Britten was a very eclectic composer in that, as well as looking forward for inspiration and new idealism that would carry his work to a stronger musical and culturally valid position, he would also look around him and into the past in order to make use of some of the more valuable matter already in existence. In his stylistic approach he continued the trend of the composers in the earlier part of the century , and in fact had taken much influence from various well-known figures to help him achieve his desired artistic goals. Although he was essentially a tonal composer, despite his own questioning of this system in his studies and creative writings, he had conducted compositional experiments that adhered to the tendencies and principles of both the ‘schools’ of Mahler and Schoenberg . With experience, and the motivation to write music that could only ever be recognised as that by Benjamin Britten, his use of the tonal system was lucrative because he was able to manipulate the way we understand it, to his own ends, and so to the inevitable benefit of the creation of a successfully dramatic idiom. In this new tonal world, progressions work as much due to their dramatic interrelations as they do diatonically. For example, in the fifth interlude of Britten’s most famed opera, Peter Grimes, we hear a held tonic chord in second inversion (6/4). However, because of the way this sonority is brought to the attention of the audience, even without the benefit of retrospect, we do not hear it as a preparation to a dominant chord (which would, presumably, then go on to resolve to a true, i.e. root-position, tonic) but as a significant musical colour in itself. These individual colours or musical schemes could then be used to represent particular ideas or characters. With the assistance of a reasonably large body of instrumental and vocal forces, it was possible to play these characters and ideas off one another or to compare and contrast them through time to very simply create a discussion of quite complicated social, political and emotional matters with hardly any need of a dialogue. These kinds of techniques date back to the operas of Monteverdi who would use certain key centres to represent emotional tension on the stage. For example, he famously made use of the key of G minor in his opera L’Orpheo to suggest that the current situation be in decline. So, again, we see that much of Britten’s forward-looking methodology naturally derives from the experience of the past. As Kennedy puts it “…he demonstrated again and again that his enviable ability to win his audience at a first hearing was because he could convey the originality of what he was saying in a way that his listeners could relate to their traditional musical experience.” Nevertheless, he was always willing to experiment with unusual and unconventional modes of working, taking his music away from the static and into a new and totally idiosyncratic and very personal realm. His effortless technique and the ‘gift’ of his extraordinary musicality allowed Britten to create a music of highly personal definition. In short, however progressive his music is or is not, Britten was ceaselessly in touch with his audience.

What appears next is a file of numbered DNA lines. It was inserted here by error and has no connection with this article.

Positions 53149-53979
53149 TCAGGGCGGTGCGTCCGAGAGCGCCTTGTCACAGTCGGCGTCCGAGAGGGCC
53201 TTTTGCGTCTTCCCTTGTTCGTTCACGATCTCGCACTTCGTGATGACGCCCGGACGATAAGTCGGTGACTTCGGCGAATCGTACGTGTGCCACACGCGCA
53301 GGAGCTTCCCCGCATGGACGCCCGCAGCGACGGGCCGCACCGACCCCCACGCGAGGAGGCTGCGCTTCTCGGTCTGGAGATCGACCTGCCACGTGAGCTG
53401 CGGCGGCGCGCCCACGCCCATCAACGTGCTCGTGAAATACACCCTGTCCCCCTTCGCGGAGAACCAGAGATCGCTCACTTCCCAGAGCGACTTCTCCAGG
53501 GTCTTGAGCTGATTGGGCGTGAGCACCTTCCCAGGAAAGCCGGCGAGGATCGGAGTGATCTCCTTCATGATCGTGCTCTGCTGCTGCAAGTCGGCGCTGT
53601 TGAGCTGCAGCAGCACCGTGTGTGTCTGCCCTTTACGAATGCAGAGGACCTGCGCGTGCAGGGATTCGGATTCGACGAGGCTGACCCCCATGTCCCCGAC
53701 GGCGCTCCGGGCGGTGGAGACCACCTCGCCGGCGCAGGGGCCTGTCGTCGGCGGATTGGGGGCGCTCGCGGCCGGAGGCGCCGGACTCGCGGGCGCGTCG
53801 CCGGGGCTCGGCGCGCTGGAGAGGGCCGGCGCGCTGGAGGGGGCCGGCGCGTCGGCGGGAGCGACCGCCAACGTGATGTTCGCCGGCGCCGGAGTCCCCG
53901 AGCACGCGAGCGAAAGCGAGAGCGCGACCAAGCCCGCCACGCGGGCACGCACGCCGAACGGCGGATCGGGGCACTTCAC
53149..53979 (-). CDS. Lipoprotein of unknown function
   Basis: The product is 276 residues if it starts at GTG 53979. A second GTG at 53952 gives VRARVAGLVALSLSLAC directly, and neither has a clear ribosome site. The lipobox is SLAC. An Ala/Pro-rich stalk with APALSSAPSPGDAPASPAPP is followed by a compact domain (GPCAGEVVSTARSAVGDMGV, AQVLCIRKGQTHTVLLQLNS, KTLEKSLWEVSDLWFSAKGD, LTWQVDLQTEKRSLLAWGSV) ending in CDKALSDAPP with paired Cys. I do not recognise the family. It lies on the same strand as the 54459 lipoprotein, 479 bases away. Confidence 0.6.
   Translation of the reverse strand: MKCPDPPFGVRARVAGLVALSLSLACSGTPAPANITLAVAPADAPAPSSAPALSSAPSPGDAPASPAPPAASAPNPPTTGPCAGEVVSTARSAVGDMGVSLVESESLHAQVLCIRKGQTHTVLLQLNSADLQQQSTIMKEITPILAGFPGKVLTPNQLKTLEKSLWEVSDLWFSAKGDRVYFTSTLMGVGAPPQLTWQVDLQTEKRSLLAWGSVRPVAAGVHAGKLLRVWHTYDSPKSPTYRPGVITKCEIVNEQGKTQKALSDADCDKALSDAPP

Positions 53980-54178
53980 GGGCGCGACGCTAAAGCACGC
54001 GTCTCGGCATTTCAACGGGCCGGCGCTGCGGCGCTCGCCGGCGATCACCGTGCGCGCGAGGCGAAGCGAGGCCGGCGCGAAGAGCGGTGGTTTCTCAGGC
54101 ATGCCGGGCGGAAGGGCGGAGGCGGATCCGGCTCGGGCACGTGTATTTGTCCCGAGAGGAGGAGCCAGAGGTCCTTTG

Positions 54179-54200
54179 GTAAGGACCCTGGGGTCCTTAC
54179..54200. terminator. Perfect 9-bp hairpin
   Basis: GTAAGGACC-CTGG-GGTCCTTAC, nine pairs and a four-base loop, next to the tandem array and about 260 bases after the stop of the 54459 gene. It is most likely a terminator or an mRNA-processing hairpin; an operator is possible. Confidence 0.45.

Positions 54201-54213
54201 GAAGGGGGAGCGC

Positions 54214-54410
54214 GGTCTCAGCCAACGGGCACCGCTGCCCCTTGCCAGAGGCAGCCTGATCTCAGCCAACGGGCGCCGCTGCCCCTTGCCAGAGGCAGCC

Because Britten was willing to make new uses of older ideas and systems, such as the tonal system of key centres, his musical sonorities were quite different from anything that had been heard before his work was brought to the concert-going public’s attention. As well as technical innovation though, Britten also made an impact on the social relevance and role of music and its context. Because much of his artistic output was new in the way that it impacted on the listeners’ senses , evidently this new music’s social perspective could not remain as the old either. Perhaps because this change was forced by society or perhaps because Britten considered it to be an appropriate and convenient action (which comes down to the same thing), he managed to bring music theatre out of the opera houses and into new climates. Works such as his church parables and his chamber operas crossed the line between religious worship and musical drama. This merge was already partly in progress with Britten’s prolific use of the church modes in his operas, Grimes being based on Lydian progressions that lead to the main theme. In some ways this slide in context was well prepared with the invent of radical new sonorities and therefore, as explained above, a new theatrical environment was inevitable. The concept of bringing operatic style together with religion is not a new thing, of course. England’s adopted baroque composer Georg Frederik Handel had brought about a similar situation with the compositional style of his oratorio The Messiah, first performed in Dublin . This may be so but in the time of Benjamin Britten other contexts were already being established too. One important framework for Britten, if only because he contributed significantly to the field of music for media, was opera written specifically for performance on television, the one he wrote as a commission being Owen Windgrave. He also demonstrated his particular slant on how music was considered by his contemporaries in the opera Let’s Make an Opera. This drama is made up of two acts, the first being a rehearsal of an opera on the stage, and the second being the performance of that opera. So, in Let’s Make an Opera, what the audience is seeing is an opera of an opera, which turns the whole question of musical and dramatic context on it’s head.